OPPOSITION continues to mount to plans for a major new housing development on the southern edge of Keighley.

The Keighley & Worth Valley Railway (K&WVR) has added its voice to those of residents opposing the outline application for 130 homes on fields south of Goose Cote Lane.

K&WVR chairman Dr Matt Stroh said: “We’re concerned the application will impact negatively on our attractiveness to visitors, and harm our long-term future as well as reducing the amount of tourism revenue generated in the area.”

Since it was first made public the proposals, put forward by GCL developments, have attracted dozens of objections from residents, including opposition from Keighley’s MP John Grogan.

They cite lack of special circumstances to justify building on green belt, destruction of wildlife habitat, additional traffic congestion, inadequate drainage provision, overstretched GPs, schools and dentists, and harm to the scenery enjoyed by locals and visitors.

In a statement accompanying the application, GCL’s agent says the benefits the houses would bring would outweigh the impact of building on green belt.

The firm says 100 of the homes would be offered for market price, with a further 30 to be affordable sheltered dwellings. The agent’s statement notes: “The proposed development is immediately deliverable by a developer with a known track record.

“If outline consent was given, a reserved matter application would be fast tracked and once conditions discharged work on site would commence immediately.

“The proposal would make a significant contribution towards the housing land supply for the district. The application site is located in a sustainable location adjacent to an existing built-up area of a principal centre of Keighley.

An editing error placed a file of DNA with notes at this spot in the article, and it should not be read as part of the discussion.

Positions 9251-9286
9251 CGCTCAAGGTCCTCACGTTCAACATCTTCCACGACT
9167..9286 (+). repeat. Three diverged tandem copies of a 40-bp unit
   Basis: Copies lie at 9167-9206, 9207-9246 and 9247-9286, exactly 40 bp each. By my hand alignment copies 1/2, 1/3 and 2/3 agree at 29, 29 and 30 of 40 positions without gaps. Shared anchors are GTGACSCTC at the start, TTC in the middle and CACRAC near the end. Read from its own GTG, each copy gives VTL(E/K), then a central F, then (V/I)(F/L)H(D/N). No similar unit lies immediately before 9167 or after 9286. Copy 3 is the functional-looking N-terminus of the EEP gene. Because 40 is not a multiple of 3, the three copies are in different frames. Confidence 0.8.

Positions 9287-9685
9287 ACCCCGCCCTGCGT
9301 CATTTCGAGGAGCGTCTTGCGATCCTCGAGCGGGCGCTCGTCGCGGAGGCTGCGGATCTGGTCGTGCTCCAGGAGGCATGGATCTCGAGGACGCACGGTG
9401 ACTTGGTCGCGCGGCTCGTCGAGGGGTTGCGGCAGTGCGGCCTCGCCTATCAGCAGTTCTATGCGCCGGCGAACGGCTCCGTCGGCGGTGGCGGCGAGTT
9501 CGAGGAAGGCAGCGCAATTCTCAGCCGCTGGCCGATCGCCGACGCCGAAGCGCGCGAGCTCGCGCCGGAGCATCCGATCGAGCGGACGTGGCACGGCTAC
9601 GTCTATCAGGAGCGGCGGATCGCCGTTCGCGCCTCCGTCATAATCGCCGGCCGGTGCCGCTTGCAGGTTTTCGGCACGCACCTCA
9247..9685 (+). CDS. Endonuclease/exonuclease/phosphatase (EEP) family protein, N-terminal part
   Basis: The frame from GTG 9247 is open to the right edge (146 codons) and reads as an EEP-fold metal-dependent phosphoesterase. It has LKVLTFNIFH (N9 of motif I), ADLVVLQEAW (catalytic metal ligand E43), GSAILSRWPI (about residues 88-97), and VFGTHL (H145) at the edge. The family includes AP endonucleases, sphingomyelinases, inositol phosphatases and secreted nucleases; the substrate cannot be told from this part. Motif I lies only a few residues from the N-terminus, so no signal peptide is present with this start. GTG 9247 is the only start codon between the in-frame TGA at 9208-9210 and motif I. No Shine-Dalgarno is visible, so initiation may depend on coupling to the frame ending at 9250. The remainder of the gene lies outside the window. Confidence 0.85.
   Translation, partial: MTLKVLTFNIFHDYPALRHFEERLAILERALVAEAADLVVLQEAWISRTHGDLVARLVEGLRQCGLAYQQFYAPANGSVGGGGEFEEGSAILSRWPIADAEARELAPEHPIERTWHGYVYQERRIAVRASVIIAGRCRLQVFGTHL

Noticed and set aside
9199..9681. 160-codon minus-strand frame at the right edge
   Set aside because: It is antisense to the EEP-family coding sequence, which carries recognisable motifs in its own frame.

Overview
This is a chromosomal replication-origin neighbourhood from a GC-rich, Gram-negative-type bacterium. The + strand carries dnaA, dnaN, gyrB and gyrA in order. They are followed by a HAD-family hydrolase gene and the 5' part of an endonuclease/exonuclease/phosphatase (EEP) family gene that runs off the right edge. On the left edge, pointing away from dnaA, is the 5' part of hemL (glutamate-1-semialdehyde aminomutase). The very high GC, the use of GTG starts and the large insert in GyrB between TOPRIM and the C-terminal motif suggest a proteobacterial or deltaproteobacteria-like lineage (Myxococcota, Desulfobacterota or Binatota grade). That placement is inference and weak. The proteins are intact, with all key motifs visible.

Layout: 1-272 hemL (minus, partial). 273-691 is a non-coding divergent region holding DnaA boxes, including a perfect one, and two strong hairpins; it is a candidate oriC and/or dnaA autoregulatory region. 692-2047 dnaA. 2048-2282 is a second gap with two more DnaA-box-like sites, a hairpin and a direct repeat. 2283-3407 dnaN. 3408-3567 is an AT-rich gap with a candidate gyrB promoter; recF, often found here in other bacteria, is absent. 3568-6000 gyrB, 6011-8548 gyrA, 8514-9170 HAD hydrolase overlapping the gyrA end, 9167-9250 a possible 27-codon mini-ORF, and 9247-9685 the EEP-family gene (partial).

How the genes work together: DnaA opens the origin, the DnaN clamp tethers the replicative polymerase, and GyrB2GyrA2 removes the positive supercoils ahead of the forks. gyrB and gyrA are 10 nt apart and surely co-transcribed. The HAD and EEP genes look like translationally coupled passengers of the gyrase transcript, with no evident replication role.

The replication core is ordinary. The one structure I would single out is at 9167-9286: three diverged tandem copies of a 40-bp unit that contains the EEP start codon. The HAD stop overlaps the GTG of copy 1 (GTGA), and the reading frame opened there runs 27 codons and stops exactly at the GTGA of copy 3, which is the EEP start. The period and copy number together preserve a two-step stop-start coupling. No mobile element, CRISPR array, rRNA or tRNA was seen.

“It would also create a significant number of new jobs during the construction period and a boost to the local economy.

“While the application site is located in green belt, it constitutes an infill development next to a principal centre and has good (non-car) accessibility to various services, facilities and public transport.

“Any identified harm to the environment can be minimised with a suitable layout that includes landscape enhancement and ecological and drainage mitigation.”

However, Dr Stroh said: “We’re one of the few heritage railways that can tell a story of social history, travelling past the mills and open spaces that explain very clearly the history of the railway and the area’s role in the industrial revolution.

“While this [objection] may seem like a call to avoid progress and development, it is not. It’s a request to respect the past and to respect the importance of learning from history, which developments such as this take us a step further toward obliterating.”

Keighley West councillor Cath Bacon said people living near the application site had responded with energy and determination to explain why the application should be rejected.

She reiterated her argument that there is substantial brown field land in Keighley that should be developed on first.

The application will be decided by Bradford Council’s Regulatory and Appeals Committee.